By Marcus Leach

Despite the economy returning to growth last month, and the rate of unemployment falling, the Bank of England have downgraded its growth forecast for 2013.

The Bank's revised 2013 growth forecast is about 1%, with govenor Sir Mervyn King warning that the recovery could be slow.

In its quarterly report, the Bank said inflation should fall towards the government's 2% target in the second half of 2013, later than thought.

"With a deft feint worthy of a politician, the Bank of England has dodged one tough question by answering another," Jason Conibear, trading director of the forex specialists Cambridge Mercantile, commented.

"A day after the CPI shot up to an embarrassingly high 2.7%, the Bank's quarterly inflation report was decidedly coy with its short-term inflation predictions.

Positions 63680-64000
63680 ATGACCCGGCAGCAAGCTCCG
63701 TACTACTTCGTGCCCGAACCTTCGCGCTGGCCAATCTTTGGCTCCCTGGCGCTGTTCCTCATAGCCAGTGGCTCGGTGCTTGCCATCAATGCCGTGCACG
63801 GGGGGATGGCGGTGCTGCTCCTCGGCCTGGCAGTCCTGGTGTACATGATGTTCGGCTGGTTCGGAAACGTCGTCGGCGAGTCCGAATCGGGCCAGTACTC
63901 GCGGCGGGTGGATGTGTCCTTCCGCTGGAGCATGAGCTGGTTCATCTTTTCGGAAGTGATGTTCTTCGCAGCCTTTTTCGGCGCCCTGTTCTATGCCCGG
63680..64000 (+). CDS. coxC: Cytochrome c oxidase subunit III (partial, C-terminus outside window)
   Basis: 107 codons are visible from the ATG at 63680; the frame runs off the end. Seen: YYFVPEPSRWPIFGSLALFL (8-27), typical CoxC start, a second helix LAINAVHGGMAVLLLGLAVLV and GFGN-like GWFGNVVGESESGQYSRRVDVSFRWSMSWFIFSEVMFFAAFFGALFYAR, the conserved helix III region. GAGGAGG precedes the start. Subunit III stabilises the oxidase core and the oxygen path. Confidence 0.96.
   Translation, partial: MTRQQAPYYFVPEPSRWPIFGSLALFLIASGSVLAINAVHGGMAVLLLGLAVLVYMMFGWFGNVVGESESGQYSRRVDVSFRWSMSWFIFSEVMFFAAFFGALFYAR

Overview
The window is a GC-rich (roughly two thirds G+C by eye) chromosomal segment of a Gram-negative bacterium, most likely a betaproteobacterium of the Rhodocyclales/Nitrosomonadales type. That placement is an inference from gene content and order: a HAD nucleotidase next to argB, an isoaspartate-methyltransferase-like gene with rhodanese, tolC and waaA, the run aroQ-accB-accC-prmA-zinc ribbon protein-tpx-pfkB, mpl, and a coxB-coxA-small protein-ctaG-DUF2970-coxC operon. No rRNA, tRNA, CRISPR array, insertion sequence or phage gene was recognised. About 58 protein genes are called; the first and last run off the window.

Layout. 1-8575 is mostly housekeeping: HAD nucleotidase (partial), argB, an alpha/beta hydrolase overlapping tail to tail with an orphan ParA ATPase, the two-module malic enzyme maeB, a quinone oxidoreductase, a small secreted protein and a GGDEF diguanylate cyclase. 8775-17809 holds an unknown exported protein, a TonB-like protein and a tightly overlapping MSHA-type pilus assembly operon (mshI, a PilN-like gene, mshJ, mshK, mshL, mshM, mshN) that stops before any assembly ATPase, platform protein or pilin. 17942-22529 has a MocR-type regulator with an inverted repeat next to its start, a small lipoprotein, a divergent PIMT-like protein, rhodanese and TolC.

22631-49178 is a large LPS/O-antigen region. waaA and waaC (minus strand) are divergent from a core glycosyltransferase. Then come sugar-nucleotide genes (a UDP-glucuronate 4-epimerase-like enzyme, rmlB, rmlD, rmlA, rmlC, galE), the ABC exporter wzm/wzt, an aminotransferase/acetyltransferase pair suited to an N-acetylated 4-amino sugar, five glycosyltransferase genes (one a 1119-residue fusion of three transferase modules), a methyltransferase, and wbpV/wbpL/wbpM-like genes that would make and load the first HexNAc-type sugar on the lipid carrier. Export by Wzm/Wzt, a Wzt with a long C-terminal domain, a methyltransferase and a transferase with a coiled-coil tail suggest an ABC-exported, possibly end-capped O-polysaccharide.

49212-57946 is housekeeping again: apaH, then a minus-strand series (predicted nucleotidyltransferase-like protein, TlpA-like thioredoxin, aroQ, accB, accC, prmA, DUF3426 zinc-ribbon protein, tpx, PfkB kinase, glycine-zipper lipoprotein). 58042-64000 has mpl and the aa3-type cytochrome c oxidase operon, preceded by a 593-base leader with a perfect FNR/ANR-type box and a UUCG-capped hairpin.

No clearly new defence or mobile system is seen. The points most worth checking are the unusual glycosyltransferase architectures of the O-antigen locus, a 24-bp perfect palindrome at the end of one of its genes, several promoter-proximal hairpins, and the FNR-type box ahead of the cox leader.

"Rather it chose to focus on the medium term, with the meek forecast that inflation would fall in the second half of next year.

"For which read that in the short term at least, its inflation target will be tacitly ignored.

"For an organisation that has inflation control as its primary mission, this is quite an admission. Not of failure, but of the fact it has bigger fish to fry.

"There is nothing guaranteed about the recovery, and stewarding growth is clearly the Bank's greater priority.

"While the high levels of inflation will lengthen the odds of imminent QE, noone should doubt that if the Bank thinks it needs to print more money to stimulate growth, it will not hesitate do so.

"The prospect of further QE has receded only temporarily, and any boost to Sterling will be equally fleeting."

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